“. . . when the wealthy start to look like Russian oligarchs . . .”
California Assemblyman Mike Gatto, jousting with Ben Shapiro, states this more than once. Large concentrations of wealth are a problem for a democracy, or a republic, when some have so much. When they start to look like Russian oligarchs, things go awry.
But the point isn’t whether the rich look like oligarchs. Do they behave like oligarchs?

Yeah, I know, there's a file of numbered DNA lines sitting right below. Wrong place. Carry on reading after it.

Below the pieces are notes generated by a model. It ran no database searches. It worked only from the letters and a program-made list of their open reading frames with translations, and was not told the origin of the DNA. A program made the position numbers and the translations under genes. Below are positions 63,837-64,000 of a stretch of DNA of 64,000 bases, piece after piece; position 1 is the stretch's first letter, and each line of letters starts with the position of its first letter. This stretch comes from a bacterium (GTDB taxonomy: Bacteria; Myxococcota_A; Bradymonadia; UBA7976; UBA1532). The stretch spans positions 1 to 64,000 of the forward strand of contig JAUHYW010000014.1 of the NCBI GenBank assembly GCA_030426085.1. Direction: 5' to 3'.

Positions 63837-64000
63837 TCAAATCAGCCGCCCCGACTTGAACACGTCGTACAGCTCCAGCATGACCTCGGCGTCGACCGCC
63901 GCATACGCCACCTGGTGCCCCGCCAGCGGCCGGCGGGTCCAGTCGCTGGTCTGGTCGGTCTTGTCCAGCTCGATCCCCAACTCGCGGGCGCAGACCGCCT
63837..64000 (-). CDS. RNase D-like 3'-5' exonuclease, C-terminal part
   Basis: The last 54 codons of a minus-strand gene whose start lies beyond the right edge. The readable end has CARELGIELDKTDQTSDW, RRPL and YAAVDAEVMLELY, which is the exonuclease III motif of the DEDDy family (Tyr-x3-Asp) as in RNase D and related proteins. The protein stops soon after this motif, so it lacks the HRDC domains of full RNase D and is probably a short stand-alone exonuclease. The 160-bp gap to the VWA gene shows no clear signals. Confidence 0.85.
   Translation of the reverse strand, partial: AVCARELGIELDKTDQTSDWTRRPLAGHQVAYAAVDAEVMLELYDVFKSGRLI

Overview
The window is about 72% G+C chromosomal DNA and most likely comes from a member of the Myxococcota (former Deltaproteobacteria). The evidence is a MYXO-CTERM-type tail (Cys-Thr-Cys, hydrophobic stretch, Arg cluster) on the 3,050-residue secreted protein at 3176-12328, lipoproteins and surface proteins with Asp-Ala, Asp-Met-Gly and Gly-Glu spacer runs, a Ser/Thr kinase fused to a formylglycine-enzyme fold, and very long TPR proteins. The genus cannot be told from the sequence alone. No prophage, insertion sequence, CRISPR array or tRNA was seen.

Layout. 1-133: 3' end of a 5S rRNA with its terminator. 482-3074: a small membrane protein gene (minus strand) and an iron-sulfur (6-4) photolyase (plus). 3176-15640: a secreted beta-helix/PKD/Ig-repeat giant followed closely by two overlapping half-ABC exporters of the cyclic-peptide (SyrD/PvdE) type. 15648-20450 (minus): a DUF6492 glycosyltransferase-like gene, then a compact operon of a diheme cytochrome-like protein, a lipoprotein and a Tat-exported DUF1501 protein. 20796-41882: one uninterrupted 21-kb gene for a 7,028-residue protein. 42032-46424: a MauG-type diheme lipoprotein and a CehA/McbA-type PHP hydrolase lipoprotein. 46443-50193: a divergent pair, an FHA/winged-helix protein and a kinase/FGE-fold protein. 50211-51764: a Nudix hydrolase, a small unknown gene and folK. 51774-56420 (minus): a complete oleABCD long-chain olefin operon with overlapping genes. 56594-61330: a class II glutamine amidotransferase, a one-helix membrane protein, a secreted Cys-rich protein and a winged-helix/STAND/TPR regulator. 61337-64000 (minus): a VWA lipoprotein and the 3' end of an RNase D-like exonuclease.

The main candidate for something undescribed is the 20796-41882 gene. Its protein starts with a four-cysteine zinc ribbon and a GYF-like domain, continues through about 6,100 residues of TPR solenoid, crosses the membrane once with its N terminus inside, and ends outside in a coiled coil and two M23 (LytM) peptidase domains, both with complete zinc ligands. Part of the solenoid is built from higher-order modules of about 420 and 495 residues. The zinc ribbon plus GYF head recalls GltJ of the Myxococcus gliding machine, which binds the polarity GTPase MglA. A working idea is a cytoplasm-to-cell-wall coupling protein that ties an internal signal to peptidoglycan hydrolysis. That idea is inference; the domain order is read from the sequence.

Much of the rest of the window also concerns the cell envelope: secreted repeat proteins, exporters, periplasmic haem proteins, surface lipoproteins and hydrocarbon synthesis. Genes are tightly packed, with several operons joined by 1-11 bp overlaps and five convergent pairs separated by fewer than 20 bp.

For those of us who concentrate on actions and results, rather than symbols and semblances, Gatto’s worry is irrelevant. Except insofar as similarity signals identity, or something else dastardly.
We must fight oligarchy. Sure. And the crooked politics of cronyism.
But concentrating on “concentrated wealth” as if it were ipso facto criminal elides the distinction between actions, consequences and semblances.
And the results of such elisions are not exactly the stuff of the Elysian Fields. They are the stuff of nightmares.